Billy says he will, although he guesses that thanks to their windfall, Don and Bev don't exactly need financial help.

She tells him it's his turn for the bed, and after a night on the couch he doesn't argue the point. He's asleep almost at once, but some deep part of his brain must have already trained itself to listen for her panic attacks, because he comes wide awake at quarter past two, hearing her whoop for breath.

He's left the door ajar in case of this. He reaches it, then stops with his hand on the knob. She's singing, very softly.

“If you go down to the woods today…”

She goes through the first verse twice. Her gasps for breath come further apart, then stop. Billy goes back to bed.


Neither of them knows—no one does—that a rogue virus is going to shut down America and most of the world in half a year, but by their fourth day in the basement apartment, Billy and Alice are getting a preview of what sheltering in place will be like. On that fourth morning, a day before Billy has decided to set sail into the golden west, he is doing his sprints up to the third floor and back. Alice has neatened up the apartment, which hardly needed it since neither of them is particularly messy. With that done she subsided to the couch. When Billy comes in, out of breath from half a dozen stair-sprints, she's watching a cooking show on TV.

“Rotisserie chicken,” he says. “Looks good.”

“Why make it at home when you can buy one just as good at the supermarket?” Alice turns off the TV. “I wish I had something to read. Could you download a book for me? Maybe a detective story? On one of the cheap laptops, not yours.”

Billy doesn't answer. An idea, audacious and frightening, has come into his head.

She misreads his expression. “I didn't look or anything, I just know it's yours because the case is scratched. The others look brand new.”

Billy isn't thinking she tried to snoop in his computer. She'd never get past the password prompt, anyway. He's thinking of the M151 spotter scope, and how he didn't explain its purpose because what he was writing was only for himself. No one else would ever
read it. Only now there is someone, and what harm can it do, considering what she knows about him already?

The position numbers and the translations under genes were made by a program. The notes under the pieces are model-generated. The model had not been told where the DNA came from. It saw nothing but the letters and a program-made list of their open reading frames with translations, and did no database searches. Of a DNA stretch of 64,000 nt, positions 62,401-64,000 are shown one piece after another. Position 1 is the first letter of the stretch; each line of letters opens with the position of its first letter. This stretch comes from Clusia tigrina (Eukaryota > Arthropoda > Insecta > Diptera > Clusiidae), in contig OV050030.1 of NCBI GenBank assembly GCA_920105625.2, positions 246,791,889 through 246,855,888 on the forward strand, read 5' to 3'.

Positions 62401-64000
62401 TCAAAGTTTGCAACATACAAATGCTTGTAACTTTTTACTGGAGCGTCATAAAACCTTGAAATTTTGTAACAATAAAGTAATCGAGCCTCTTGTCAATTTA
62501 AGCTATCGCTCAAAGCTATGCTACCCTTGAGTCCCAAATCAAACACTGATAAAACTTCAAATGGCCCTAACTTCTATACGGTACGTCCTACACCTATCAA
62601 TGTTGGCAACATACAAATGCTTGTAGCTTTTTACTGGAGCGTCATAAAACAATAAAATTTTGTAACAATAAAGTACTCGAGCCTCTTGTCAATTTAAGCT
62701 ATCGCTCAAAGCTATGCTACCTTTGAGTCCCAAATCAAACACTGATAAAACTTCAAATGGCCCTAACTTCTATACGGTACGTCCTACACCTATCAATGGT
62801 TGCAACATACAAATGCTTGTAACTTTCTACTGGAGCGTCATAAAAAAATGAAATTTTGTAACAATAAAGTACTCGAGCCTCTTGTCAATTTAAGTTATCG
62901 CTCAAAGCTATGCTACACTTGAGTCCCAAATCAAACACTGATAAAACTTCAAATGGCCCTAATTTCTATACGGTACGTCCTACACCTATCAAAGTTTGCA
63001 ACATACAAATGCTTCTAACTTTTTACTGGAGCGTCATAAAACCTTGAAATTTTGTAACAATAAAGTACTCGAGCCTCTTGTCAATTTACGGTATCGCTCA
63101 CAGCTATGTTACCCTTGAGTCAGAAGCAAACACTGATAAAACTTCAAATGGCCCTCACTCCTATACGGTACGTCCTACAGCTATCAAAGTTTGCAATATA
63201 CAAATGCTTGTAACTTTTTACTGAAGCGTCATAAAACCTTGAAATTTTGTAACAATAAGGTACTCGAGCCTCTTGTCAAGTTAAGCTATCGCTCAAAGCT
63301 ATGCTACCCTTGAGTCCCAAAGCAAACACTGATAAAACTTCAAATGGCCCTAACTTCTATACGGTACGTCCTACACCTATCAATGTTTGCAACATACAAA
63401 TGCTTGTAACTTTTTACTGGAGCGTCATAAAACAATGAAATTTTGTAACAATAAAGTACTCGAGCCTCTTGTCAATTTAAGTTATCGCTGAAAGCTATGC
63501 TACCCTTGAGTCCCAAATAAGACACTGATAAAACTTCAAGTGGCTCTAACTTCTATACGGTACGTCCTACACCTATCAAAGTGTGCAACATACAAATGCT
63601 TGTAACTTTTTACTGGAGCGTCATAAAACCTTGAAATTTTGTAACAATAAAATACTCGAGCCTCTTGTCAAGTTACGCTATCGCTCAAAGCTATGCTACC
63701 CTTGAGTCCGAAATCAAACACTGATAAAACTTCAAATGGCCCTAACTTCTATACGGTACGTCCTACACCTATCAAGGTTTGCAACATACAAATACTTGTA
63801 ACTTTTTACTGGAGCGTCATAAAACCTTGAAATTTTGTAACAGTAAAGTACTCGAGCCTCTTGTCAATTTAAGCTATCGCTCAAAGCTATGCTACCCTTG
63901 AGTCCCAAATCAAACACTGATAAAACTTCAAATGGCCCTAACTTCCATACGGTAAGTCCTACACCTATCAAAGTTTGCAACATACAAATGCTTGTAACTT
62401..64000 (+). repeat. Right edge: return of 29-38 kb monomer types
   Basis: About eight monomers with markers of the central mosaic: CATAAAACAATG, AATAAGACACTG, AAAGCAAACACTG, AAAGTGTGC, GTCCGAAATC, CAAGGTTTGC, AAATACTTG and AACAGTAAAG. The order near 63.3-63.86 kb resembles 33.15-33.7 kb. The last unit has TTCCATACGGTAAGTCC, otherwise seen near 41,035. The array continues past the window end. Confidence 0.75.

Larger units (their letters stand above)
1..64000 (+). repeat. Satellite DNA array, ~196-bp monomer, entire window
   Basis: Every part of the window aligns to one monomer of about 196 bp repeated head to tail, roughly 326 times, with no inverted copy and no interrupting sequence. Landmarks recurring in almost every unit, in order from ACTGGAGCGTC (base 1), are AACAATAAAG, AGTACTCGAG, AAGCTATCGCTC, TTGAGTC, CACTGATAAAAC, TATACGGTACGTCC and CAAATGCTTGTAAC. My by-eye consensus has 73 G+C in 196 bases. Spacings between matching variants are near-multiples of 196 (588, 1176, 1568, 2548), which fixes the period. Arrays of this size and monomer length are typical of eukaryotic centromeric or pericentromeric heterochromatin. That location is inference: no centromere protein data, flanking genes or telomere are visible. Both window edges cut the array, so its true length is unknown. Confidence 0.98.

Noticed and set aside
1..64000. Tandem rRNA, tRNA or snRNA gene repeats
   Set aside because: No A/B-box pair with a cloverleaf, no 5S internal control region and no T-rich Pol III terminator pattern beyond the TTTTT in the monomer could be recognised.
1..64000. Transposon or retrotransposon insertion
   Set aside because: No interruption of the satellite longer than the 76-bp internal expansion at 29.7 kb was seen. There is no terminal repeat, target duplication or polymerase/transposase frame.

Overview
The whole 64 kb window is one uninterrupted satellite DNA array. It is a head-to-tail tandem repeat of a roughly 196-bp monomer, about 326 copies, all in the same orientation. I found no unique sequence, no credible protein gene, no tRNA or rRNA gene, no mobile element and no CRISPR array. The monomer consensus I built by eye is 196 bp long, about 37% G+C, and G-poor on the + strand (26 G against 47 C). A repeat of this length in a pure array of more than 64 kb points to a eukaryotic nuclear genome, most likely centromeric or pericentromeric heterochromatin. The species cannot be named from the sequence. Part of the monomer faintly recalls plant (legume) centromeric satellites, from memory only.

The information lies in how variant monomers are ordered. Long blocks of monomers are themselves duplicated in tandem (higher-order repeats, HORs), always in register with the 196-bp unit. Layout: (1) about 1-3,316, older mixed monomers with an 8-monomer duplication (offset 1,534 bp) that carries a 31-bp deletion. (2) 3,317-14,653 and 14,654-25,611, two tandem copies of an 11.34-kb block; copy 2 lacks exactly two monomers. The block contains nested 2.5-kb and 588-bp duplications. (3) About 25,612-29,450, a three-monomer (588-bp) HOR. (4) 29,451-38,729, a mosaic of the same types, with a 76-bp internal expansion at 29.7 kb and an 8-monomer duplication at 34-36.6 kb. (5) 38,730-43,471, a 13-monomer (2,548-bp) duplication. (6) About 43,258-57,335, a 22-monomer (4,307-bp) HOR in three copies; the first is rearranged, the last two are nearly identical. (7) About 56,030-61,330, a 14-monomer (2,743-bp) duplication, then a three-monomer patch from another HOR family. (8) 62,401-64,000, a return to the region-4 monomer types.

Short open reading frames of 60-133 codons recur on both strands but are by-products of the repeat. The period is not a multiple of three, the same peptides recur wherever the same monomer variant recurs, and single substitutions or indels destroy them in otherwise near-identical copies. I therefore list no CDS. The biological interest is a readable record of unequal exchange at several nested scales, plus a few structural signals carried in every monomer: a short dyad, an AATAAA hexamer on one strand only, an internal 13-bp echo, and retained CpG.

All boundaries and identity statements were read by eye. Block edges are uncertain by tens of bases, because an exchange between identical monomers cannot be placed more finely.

But it could do harm, of course. To him. If she didn't like it. If she said it was boring and asked for something more interesting.

“What's going on with you?” she asks. “You look weird.”

“Nothing. I mean… I've been writing something. Kind of a life story. I don't suppose you'd want to—”



He can't bear to watch her sitting with his Mac Pro on her lap, reading the words he wrote here and in Gerard Tower, so he goes upstairs to the Jensens' to spritz Daphne and Walter. He puts a twenty on the kitchen table, with a note that says
For Netflix
, and then just walks around. Paces around, actually, like an expectant father in an old cartoon. He looks at the Ruger in the drawer of Don's nightstand, picks it up, puts it back, closes the drawer.

It's ridiculous to be nervous, she's a business school student, not a literary critic. She probably sleepwalked through her high school English courses, happy with Bs and Cs, and very likely the only thing she knows about Shakespeare is that his name rhymes with kick in the rear. Billy understands he's downplaying her intelligence to protect his ego in case she doesn't like it, and he understands that's stupid because her opinion shouldn't matter, the story itself shouldn't matter, he's got more important things to deal with. But it does.

Finally he goes back downstairs. She's still reading, but when she looks up from the screen he's alarmed to see her eyes are red, the lids puffy.

“What's wrong?”

She wipes her nose with the heel of her hand, a childish gesture,
oddly winning. “Did that really happen to your sister? Did that man really…
her to death? You didn't make that up?”

“No. It happened.” Suddenly he feels like crying himself, although he didn't cry when he wrote it.

“Is that why you saved me? Because of her?”

I saved you because if I'd left you in the street the cops would have eventually come here, he thinks. Except that's probably not all the truth. Do we ever tell ourselves all of it?

“I don't know.”

“I'm so sorry that happened to you.” Alice begins to cry. “I thought what happened to me was bad, but—”

“What happened to you

“—but what happened to her is worse. Did you really shoot him?”


And you got put in a home?”

“Yes. You can stop if it's upsetting you.” But he doesn't want her to stop and he's not sorry for upsetting her. He's glad. He reached her.